Being a party of protest again is a luxury that millions simply can’t afford. The party needs to unite around Yvette.
It’s been a brutal three months for our party. The manner of our defeat has been rehearsed so frequently and so widely it now rolls off the tongue. However, some of the ramifications from May 7 are worth reiterating.
Labour lost seats – in Scotland, Wales and England. We are now at 1980s numbers of MPs.
In order to get a working majority at the next election, Labour would need to win in areas that have never returned a Labour MP – like Basingstoke and Chingford.
There are more Labour MPs within 20 miles of my constituency than there are in the whole of the south of England outside of London.
That’s the scale of our task.
It requires a 2020 result of 1997 proportions.
More recently, the events of the last few weeks surrounding the Welfare Bill have hammered home how awful being consigned to opposition is. There are people who desperately need a Labour government to stand up for them, to ensure that their schools have adequate resources and to guarantee that there will be investment in the jobs of the future. Thousands of children live in real poverty in my constituency in North Wales yet the Tories have scrapped the child poverty target. The party needs to remember that stacking up votes in our city heartlands is all well and good but our failure to win any seats in vast parts of the county has let people down.
To use a popular phrase, we’ve seen this movie before. In the 1980s Labour spent a generation in the political wilderness, making speeches waving placards and planning demos yet ultimately crushed by the brutal levers of Conservative rule.
Delyn is a Labour seat now. It was Tory one throughout that decade. I know how awful that period was – I was the losing candidate there.
It was a complete and utter disaster and our opposition utterly failed to prevent a regression in social mobility and a diabolical neglect of public services. That’s why the Labour Party, a party that I’ve been part of for nearly 40 years, must think very seriously about who it selects as its next leader.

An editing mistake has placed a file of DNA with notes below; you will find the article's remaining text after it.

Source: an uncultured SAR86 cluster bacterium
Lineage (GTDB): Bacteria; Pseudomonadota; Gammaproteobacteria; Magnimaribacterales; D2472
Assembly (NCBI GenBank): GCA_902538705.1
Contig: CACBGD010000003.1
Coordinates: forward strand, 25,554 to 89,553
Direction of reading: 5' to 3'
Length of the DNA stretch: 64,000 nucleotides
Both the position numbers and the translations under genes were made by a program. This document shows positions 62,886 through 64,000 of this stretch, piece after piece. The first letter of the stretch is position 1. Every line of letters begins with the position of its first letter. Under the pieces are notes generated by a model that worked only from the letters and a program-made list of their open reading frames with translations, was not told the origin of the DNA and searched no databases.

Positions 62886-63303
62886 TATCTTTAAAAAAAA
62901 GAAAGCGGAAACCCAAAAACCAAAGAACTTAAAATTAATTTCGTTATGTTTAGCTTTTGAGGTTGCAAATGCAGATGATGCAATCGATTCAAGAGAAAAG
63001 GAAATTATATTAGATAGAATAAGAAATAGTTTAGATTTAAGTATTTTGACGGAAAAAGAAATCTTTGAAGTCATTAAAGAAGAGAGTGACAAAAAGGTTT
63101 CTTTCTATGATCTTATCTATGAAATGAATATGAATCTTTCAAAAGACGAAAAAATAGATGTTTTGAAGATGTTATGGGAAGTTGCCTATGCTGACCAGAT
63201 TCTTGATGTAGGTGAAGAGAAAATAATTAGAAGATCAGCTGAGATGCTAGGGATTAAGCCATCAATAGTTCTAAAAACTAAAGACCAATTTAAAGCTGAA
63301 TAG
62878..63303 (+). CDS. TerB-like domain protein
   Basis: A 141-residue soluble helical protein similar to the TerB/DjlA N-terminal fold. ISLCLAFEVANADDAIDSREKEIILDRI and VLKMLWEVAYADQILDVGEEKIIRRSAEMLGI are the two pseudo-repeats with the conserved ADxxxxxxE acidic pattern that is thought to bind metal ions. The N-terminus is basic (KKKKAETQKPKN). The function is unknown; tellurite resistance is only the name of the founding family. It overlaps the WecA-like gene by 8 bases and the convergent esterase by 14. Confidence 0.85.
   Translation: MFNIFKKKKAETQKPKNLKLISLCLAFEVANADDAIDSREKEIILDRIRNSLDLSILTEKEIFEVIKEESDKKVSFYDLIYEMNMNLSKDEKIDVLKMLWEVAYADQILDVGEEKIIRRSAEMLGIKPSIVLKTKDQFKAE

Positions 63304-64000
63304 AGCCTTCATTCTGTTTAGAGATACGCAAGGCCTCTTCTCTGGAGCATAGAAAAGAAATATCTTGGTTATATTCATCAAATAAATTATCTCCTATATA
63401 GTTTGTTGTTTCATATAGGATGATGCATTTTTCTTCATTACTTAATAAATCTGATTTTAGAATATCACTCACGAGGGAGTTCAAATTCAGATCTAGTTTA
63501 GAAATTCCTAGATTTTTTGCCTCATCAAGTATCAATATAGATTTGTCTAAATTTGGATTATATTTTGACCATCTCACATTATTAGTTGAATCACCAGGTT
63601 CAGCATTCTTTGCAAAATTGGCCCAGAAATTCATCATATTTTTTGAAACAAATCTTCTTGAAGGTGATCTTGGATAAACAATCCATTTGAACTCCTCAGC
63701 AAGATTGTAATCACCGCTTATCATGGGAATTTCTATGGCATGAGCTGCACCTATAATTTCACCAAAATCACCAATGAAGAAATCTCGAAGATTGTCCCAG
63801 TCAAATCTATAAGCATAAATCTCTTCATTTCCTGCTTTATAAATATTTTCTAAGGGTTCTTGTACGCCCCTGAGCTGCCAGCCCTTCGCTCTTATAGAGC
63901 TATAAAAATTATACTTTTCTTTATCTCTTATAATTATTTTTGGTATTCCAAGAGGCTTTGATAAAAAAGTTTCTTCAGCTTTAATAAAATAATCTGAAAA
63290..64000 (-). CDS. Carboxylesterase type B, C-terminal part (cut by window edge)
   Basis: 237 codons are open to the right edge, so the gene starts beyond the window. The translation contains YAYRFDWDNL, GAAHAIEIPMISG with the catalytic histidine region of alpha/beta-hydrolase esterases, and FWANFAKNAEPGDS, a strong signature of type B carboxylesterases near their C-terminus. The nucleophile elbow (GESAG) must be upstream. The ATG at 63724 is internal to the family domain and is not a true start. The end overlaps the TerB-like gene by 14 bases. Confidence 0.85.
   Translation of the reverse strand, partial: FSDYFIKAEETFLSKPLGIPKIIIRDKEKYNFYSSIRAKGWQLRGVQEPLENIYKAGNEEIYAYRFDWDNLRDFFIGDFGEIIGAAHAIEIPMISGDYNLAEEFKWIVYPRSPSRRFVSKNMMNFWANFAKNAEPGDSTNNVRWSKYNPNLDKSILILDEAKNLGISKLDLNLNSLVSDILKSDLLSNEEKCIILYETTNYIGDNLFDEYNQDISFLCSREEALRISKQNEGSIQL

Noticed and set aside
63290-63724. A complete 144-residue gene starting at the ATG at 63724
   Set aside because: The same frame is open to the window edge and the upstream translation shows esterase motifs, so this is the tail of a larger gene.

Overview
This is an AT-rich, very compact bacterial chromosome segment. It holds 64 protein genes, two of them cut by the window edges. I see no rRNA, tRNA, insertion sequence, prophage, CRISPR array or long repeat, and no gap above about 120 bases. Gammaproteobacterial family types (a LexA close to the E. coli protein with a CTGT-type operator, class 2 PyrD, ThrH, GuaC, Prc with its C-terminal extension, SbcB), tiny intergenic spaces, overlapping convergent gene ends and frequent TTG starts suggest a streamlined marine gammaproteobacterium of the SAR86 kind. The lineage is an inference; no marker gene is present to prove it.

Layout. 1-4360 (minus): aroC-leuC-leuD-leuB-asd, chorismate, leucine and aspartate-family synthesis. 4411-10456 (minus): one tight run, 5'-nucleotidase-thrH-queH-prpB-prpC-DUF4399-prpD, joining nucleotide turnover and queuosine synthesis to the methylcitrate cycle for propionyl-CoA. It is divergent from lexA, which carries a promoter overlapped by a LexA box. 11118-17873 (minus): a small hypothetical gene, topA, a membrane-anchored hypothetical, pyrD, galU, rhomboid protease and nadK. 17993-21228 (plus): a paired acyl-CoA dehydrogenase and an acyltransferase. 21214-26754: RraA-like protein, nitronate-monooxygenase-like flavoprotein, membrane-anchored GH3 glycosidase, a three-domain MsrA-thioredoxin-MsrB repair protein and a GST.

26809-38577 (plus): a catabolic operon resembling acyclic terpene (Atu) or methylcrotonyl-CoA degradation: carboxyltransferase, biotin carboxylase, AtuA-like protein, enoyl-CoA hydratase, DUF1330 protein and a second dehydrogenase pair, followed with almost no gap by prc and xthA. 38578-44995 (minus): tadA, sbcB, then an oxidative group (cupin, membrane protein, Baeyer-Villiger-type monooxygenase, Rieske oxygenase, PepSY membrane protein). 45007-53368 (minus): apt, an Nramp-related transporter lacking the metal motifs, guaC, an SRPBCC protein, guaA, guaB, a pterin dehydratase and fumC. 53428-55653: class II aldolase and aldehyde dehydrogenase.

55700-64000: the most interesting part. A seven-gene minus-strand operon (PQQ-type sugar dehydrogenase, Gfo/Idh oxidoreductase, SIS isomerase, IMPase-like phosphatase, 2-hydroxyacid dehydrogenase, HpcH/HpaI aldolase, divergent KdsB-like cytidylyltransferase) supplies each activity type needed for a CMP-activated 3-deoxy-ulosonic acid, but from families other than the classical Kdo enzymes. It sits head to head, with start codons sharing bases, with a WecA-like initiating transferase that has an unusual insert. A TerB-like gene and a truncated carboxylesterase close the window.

Being a party of protest again is a luxury that millions of Britons simply can’t afford.
Over the years, I’ve supported Neil Kinnock and John Smith in their respective leadership elections, served as a PPS to Tony Blair and minister in his government and worked as a minister for Gordon Brown during his premiership.
I’ve experienced different types of leadership from different parts of the party and it’s clear to me that Yvette is the candidate that is best placed to hold our base together as well as win new votes and regain those we lost in May.
And here’s why:
First, Yvette has the experience to convince the country that Labour should be trusted with government again. I’ve worked with her as shadow Immigration Minister and I’ve been impressed with how well she’s handled a home office brief that includes terrorism, crime and the UK’s border policy. She also demonstrated courageous leadership by arguing that the government must do more for Syrian refugees.
Second, I believe that Yvette will hit the ground running as leader and will hold the Tories to account from day one of her leadership. We need to elect someone who will offer a consistently strong performance in the Commons and who can keep their calm under intense pressure and media scrutiny. Yvette Cooper sounds the part and she commands authority. We must offer the country a Prime-Minister-in-Waiting.
Finally, united parties win elections so the party needs to rally around the chosen leader and the new leader needs to carry all parts of the party, not just a narrow section of it. Yvette is best placed to unite this great party for this hard fight
And for me, the bottom line is simple – her values for a fair and just society are clear and lead me to give her my support.
It’s time for the party to be serious about its future. The stakes are too high for us to be complacent. If we choose the wrong leader, we won’t just lose the next election; we will be out of power for a generation. That’s why I believe it’s time for Yvette.